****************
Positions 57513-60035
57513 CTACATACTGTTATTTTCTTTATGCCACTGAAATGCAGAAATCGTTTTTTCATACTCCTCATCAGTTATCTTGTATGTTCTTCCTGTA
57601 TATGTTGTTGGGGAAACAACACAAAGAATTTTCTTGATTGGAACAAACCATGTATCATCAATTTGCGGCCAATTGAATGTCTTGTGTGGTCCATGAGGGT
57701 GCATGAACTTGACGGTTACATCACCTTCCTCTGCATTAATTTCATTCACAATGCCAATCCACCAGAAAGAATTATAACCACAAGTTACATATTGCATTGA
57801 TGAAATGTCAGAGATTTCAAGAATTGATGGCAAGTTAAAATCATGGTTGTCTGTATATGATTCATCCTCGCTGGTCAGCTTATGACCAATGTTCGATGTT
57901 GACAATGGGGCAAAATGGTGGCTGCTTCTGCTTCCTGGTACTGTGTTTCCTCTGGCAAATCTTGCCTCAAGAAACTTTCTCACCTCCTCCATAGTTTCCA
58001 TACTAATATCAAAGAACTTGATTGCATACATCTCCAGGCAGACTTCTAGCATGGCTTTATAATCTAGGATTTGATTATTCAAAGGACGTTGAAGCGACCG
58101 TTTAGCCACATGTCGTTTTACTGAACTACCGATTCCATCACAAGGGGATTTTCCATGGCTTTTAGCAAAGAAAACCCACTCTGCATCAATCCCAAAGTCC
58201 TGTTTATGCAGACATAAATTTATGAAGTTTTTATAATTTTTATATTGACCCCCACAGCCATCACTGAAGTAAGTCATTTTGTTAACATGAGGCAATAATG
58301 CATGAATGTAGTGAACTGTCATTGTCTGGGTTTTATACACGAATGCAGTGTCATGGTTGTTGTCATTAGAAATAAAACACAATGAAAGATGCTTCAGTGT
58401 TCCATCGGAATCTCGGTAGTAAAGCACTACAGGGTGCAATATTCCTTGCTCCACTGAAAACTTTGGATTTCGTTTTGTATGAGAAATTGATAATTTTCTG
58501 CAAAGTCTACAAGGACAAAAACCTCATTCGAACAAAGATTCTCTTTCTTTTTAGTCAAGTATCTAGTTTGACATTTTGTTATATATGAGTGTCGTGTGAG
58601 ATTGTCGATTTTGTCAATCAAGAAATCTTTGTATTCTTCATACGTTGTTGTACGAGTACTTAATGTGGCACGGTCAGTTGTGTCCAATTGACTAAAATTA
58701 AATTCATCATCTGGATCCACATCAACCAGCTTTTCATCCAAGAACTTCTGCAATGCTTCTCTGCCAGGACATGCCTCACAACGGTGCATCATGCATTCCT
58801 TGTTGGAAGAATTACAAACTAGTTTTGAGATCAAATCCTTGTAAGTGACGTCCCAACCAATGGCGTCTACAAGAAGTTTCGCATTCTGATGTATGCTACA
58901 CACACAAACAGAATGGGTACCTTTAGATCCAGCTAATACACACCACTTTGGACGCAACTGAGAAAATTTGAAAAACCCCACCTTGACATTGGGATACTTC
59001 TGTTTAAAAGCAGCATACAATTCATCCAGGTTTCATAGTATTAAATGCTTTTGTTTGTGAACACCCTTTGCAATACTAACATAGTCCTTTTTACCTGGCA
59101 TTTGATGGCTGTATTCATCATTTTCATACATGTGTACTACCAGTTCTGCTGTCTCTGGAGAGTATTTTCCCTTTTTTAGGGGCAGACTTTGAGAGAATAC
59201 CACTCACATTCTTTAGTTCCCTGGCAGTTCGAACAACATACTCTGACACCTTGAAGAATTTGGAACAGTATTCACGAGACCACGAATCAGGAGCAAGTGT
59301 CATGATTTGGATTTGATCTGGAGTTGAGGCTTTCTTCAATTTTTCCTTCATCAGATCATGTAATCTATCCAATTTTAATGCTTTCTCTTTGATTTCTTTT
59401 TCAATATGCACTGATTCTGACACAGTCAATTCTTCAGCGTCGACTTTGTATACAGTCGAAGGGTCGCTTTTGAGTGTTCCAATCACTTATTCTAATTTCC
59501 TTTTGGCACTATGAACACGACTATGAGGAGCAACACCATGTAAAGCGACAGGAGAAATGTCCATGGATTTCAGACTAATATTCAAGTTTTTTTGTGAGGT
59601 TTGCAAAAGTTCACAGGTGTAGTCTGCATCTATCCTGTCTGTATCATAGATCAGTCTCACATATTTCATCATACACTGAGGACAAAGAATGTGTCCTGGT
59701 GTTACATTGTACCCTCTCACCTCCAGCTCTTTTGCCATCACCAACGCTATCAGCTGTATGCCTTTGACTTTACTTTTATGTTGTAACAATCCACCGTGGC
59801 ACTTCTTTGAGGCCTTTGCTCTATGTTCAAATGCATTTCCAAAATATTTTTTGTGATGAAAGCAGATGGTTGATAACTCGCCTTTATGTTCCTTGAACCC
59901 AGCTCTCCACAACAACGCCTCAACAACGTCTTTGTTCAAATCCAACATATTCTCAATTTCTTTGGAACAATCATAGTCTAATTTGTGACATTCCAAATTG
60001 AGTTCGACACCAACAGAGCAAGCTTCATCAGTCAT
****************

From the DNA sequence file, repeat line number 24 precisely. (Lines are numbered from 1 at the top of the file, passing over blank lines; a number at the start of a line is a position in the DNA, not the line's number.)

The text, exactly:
59701 GTTACATTGTACCCTCTCACCTCCAGCTCTTTTGCCATCACCAACGCTATCAGCTGTATGCCTTTGACTTTACTTTTATGTTGTAACAATCCACCGTGGC